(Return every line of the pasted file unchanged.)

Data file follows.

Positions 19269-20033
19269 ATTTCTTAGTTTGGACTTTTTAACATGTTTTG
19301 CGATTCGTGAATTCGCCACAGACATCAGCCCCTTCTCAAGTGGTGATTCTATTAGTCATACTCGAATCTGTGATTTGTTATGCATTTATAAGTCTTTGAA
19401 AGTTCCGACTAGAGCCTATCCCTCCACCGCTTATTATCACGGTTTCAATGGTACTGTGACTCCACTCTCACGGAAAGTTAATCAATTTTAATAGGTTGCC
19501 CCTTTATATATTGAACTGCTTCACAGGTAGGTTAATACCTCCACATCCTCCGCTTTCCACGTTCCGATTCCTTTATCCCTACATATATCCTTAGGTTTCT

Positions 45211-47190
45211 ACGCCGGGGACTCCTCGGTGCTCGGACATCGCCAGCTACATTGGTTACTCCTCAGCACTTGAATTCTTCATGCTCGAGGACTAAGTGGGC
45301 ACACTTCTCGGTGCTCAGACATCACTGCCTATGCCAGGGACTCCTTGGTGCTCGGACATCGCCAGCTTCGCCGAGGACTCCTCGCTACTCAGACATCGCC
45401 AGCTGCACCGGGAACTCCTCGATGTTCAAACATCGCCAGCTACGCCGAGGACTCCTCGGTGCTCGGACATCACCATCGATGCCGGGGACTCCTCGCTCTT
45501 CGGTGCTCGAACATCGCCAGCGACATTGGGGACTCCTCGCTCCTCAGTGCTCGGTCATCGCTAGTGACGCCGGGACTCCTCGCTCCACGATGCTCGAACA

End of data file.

Positions 19269-20033
19269 ATTTCTTAGTTTGGACTTTTTAACATGTTTTG
19301 CGATTCGTGAATTCGCCACAGACATCAGCCCCTTCTCAAGTGGTGATTCTATTAGTCATACTCGAATCTGTGATTTGTTATGCATTTATAAGTCTTTGAA
19401 AGTTCCGACTAGAGCCTATCCCTCCACCGCTTATTATCACGGTTTCAATGGTACTGTGACTCCACTCTCACGGAAAGTTAATCAATTTTAATAGGTTGCC
19501 CCTTTATATATTGAACTGCTTCACAGGTAGGTTAATACCTCCACATCCTCCGCTTTCCACGTTCCGATTCCTTTATCCCTACATATATCCTTAGGTTTCT

Positions 45211-47190
45211 ACGCCGGGGACTCCTCGGTGCTCGGACATCGCCAGCTACATTGGTTACTCCTCAGCACTTGAATTCTTCATGCTCGAGGACTAAGTGGGC
45301 ACACTTCTCGGTGCTCAGACATCACTGCCTATGCCAGGGACTCCTTGGTGCTCGGACATCGCCAGCTTCGCCGAGGACTCCTCGCTACTCAGACATCGCC
45401 AGCTGCACCGGGAACTCCTCGATGTTCAAACATCGCCAGCTACGCCGAGGACTCCTCGGTGCTCGGACATCACCATCGATGCCGGGGACTCCTCGCTCTT
45501 CGGTGCTCGAACATCGCCAGCGACATTGGGGACTCCTCGCTCCTCAGTGCTCGGTCATCGCTAGTGACGCCGGGACTCCTCGCTCCACGATGCTCGAACA